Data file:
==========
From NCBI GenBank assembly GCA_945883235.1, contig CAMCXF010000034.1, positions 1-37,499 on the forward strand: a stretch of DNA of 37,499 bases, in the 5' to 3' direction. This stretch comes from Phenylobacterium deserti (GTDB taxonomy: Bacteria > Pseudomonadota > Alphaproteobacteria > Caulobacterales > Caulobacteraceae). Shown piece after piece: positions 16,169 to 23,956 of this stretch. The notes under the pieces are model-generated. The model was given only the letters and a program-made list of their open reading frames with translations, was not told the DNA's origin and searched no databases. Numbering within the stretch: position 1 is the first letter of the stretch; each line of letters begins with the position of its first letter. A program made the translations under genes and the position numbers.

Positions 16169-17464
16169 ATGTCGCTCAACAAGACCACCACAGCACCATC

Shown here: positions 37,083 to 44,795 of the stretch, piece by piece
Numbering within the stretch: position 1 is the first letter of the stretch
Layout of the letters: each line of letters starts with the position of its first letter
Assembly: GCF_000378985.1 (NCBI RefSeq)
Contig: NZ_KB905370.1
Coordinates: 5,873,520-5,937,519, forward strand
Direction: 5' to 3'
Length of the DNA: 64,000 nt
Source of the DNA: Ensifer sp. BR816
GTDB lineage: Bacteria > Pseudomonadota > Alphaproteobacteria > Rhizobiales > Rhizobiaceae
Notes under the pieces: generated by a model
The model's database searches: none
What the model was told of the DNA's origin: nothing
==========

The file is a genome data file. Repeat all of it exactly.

From NCBI GenBank assembly GCA_945883235.1, contig CAMCXF010000034.1, positions 1-37,499 on the forward strand: a stretch of DNA of 37,499 bases, in the 5' to 3' direction. This stretch comes from Phenylobacterium deserti (GTDB taxonomy: Bacteria > Pseudomonadota > Alphaproteobacteria > Caulobacterales > Caulobacteraceae). Shown piece after piece: positions 16,169 to 23,956 of this stretch. The notes under the pieces are model-generated. The model was given only the letters and a program-made list of their open reading frames with translations, was not told the DNA's origin and searched no databases. Numbering within the stretch: position 1 is the first letter of the stretch; each line of letters begins with the position of its first letter. A program made the translations under genes and the position numbers.

Positions 16169-17464
16169 ATGTCGCTCAACAAGACCACCACAGCACCATC

Shown here: positions 37,083 to 44,795 of the stretch, piece by piece
Numbering within the stretch: position 1 is the first letter of the stretch
Layout of the letters: each line of letters starts with the position of its first letter
Assembly: GCF_000378985.1 (NCBI RefSeq)
Contig: NZ_KB905370.1
Coordinates: 5,873,520-5,937,519, forward strand
Direction: 5' to 3'
Length of the DNA: 64,000 nt
Source of the DNA: Ensifer sp. BR816
GTDB lineage: Bacteria > Pseudomonadota > Alphaproteobacteria > Rhizobiales > Rhizobiaceae
Notes under the pieces: generated by a model
The model's database searches: none
What the model was told of the DNA's origin: nothing